The road to Mt Augustus from Meekatharra is unsealed. In the rear view mirror I could see billowing clouds of dust enveloping every crevice of the unloved camp chairs and brand new ‘pub bike’ we bought for this trip, strapped mercilessly uncovered to the trailer. It was Wednesday, Day 4. Around 75km from Mt Augustus we saw a sign for annual Landor Race Meeting at the East Gascoyne Race Club, kicking off Friday. Count us in! Darned if we were going to miss another compelling sounding local event.
But first Mt Augustus.
I kind of expected Mt Augustus to look like Uluru, but twice as big at eight kilometres long, and older, clocking in at 1650 million birthdays. Well, it has a lot more trees and what-not on it, so it is nothing like it really. The rock is so big you cannot actually get a photo of it in entirety. I even drove around the short ends of it, and, nope. So here’s a partial image.
Mt Augustus is known as Burringurrah by the local Aboriginal Wadjari people. The main dreaming story associated with it tells of Burringurrah, a lad not enjoying his initiation into manhood instead electing to take off, breaking tribal law. Punishment came in the form of a tribesman’s spear through his leg and a finishing off by the women wielding fighting sticks. If you look at the mountain along the long side, you can see his prostrate body and the broken-off spear. I can think of a few men that have avoided transitioning to adulthood, and who appear to have been lucky they weren’t under Wadjari law.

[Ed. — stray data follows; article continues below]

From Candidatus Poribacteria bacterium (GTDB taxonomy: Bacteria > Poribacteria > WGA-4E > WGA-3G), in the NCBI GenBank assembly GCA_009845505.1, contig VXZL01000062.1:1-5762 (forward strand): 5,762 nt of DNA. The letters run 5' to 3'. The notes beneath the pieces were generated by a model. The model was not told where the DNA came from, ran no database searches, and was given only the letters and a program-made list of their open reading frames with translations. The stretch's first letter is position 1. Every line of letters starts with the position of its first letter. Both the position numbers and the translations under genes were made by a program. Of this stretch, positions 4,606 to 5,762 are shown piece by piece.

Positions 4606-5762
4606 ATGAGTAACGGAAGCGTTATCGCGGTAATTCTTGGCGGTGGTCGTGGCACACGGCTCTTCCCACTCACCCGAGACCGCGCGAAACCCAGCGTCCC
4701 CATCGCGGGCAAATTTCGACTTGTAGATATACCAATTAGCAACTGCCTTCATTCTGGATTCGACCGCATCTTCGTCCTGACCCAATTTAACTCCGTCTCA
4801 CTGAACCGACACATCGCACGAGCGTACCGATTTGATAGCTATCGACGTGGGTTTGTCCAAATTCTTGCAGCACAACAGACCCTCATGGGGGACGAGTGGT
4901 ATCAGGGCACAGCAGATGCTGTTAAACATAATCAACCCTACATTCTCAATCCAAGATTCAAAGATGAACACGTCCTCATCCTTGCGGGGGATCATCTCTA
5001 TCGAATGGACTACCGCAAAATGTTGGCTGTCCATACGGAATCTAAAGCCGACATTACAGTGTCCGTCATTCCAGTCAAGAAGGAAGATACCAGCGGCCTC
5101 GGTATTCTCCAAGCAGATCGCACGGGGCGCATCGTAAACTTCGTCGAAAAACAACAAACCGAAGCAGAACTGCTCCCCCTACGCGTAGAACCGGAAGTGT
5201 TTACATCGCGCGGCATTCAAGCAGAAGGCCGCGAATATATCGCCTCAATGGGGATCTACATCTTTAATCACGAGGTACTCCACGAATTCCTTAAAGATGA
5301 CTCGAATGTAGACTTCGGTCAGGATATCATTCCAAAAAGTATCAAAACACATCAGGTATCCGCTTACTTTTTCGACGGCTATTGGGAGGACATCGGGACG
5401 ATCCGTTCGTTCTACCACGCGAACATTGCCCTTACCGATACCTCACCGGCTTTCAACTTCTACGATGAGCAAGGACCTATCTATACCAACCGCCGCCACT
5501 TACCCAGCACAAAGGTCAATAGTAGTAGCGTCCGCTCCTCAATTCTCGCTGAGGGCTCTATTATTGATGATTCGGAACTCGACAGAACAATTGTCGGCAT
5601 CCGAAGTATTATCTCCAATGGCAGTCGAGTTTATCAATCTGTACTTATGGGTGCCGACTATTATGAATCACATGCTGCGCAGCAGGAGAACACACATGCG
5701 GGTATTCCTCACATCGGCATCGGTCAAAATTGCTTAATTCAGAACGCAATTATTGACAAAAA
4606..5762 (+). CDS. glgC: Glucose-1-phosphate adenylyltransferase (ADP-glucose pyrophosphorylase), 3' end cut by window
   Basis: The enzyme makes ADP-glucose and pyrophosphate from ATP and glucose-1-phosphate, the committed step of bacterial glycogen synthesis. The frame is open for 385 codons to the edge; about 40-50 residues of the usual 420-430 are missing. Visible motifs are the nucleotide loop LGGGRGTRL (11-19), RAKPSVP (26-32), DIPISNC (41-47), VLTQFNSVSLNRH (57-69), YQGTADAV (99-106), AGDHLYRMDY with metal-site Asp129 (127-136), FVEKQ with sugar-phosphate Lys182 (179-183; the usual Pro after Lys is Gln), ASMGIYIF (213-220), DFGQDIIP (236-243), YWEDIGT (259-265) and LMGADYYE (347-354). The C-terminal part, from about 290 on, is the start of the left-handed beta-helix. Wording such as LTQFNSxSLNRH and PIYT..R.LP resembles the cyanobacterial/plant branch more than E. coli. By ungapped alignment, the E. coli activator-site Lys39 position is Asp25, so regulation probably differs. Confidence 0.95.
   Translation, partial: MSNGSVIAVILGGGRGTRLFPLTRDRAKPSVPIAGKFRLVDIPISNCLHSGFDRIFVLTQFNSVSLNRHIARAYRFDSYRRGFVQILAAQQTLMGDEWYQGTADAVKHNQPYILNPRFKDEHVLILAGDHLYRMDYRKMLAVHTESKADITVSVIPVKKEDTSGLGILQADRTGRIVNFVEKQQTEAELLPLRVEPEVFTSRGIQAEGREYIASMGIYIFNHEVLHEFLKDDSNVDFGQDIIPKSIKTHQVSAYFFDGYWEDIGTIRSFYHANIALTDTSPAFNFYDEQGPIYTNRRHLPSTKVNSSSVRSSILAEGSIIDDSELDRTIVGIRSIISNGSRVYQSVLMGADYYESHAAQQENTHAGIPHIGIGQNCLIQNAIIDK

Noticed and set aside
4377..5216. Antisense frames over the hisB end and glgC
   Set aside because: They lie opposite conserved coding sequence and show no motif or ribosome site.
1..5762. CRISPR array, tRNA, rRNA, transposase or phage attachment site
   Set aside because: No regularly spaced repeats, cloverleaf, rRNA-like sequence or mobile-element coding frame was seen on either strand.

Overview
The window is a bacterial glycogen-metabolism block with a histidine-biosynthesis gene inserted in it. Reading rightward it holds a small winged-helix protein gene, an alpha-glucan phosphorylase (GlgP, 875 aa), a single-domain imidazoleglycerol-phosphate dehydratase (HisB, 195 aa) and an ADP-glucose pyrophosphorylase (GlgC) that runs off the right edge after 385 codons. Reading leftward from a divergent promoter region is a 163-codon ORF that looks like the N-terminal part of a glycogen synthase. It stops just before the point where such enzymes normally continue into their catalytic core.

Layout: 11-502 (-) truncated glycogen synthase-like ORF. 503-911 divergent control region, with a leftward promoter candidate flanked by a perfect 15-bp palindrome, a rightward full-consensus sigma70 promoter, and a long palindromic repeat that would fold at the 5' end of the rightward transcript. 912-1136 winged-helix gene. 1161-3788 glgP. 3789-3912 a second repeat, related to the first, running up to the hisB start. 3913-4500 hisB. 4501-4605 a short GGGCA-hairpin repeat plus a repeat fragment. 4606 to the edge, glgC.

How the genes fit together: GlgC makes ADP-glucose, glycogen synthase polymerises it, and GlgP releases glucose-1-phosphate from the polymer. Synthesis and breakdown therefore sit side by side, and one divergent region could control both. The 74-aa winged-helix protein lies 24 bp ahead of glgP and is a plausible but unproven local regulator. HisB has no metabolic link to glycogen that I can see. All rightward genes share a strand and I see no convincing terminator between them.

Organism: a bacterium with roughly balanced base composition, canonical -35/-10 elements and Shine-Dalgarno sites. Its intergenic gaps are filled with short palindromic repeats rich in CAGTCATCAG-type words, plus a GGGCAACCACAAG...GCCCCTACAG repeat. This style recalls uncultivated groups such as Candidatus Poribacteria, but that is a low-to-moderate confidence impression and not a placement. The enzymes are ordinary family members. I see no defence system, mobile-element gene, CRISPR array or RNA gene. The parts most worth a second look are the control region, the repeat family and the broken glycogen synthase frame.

As a working station covering 1,250,000 acres, running over 100 windmills and bores, and a hard to count number of cattle, Mt Augustus offers travellers a campground oasis of lawns and sprinklers, 100% groceries in the fridge (yep, even the potato chips) and a bar specifically prohibiting ‘dickheads’ and open when deemed appropriate by the extremely genial and unintentionally humorous tourist park managers. If you are prone to dickheadery, avoid.
There are numerous short walks or drives to lookouts from the base of the Mount, doable for small people, and featuring magical rock engravings you can walk right up to. There are so few places in the world you can stand right in front of 30000+ human handiwork without a security rope and cctv. I love Oz.